Smelt in the River Tamar in Cornwall, England.

Smelt (Osmerus eperlanus)

Smelt are found in estuaries and coastal waters along the Atlantic coast of Europe and northwards along the coast of Russia. Smelt are related to trout and salmon and have in common with these species a second small, fleshy dorsal fin called an adipose fin. They can be recognised by their somewhat toothy appearance and their unusual smell, which is very like cucumber. 

Smelt migrate into the upper reaches of estuaries in spring to spawn in tidal freshwater sections of rivers. The young move down into estuaries after hatching, feeding on zooplankton, and adults feed on larger prey, such as shrimp and small fish. In Ireland, the conservation status of smelt was long classified as vulnerable because they were only known from the Shannon Estuary, but surveys have confirmed that there are populations found in several other estuaries of large river systems around the island.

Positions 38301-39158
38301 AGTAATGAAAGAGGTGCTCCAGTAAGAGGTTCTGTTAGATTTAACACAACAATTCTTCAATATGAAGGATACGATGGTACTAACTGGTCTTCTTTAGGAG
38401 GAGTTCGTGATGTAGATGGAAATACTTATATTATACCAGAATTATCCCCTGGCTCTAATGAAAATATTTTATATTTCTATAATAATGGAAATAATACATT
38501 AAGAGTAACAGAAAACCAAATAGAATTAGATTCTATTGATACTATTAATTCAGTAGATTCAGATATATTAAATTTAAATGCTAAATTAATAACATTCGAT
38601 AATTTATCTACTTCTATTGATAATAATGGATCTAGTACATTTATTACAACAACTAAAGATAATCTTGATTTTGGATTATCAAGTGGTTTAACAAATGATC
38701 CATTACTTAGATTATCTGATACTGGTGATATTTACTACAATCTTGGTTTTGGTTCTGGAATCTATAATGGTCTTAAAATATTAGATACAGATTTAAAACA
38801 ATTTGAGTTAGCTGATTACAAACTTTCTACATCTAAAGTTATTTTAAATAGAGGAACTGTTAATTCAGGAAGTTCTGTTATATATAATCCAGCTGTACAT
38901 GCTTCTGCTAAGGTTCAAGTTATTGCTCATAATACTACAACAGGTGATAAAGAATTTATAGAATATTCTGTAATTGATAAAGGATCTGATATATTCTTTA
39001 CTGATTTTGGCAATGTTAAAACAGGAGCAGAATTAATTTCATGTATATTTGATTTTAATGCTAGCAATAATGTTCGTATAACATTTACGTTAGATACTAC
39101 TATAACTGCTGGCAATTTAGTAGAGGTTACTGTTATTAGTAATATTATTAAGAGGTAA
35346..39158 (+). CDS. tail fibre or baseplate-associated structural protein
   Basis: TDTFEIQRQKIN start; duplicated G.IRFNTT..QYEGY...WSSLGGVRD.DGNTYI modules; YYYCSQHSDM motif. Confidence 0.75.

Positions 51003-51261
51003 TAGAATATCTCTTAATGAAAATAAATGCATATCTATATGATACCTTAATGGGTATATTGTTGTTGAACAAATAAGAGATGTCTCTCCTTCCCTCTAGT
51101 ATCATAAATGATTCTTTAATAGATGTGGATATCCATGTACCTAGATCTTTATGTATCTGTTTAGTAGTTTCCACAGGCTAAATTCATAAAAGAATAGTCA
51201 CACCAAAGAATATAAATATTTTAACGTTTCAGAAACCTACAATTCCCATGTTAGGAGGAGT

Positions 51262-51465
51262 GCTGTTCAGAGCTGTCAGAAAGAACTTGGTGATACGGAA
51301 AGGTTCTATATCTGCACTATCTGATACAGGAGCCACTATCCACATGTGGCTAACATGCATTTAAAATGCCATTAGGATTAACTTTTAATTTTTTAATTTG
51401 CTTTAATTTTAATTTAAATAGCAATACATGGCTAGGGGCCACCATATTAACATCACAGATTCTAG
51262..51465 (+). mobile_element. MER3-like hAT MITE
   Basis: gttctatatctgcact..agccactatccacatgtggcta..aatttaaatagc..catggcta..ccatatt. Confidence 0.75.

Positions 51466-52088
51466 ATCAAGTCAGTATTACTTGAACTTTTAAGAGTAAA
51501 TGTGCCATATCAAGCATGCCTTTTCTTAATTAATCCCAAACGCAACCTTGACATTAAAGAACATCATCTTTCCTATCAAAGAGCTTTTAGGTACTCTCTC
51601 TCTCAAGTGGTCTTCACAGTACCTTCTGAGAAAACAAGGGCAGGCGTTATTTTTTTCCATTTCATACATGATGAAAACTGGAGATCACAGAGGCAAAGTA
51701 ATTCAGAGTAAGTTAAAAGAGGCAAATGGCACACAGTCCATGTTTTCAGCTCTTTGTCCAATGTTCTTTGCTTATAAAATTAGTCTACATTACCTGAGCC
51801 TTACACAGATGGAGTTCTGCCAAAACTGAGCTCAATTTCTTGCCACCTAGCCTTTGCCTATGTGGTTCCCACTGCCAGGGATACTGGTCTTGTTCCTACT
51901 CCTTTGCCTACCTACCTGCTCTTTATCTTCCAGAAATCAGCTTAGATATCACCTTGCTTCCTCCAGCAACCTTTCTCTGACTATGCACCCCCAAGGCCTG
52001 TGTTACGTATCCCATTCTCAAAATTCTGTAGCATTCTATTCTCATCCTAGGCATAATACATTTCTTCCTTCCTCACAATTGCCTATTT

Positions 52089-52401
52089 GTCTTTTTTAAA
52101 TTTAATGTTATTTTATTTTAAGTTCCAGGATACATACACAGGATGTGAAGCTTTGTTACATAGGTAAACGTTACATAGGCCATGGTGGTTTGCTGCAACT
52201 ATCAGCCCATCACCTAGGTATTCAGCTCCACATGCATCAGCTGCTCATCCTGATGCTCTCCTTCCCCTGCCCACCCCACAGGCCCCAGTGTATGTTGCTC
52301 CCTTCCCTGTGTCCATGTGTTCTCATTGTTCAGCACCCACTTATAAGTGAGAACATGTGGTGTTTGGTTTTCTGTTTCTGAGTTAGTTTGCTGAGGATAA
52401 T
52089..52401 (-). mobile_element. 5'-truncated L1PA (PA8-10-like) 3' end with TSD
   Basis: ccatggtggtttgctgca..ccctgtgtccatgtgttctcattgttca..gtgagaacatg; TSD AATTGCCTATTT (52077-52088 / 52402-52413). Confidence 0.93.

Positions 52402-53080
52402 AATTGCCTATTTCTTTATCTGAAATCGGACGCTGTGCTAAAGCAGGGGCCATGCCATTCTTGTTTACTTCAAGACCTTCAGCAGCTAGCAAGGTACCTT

Threats to smelt may include barriers to migration, dredging operations that affect estuaries in which they spawn, as well as water pollution and deterioration of water quality. Smelt in Ireland are also considered vulnerable to unsustainable exploitation for their use as angling dead bait.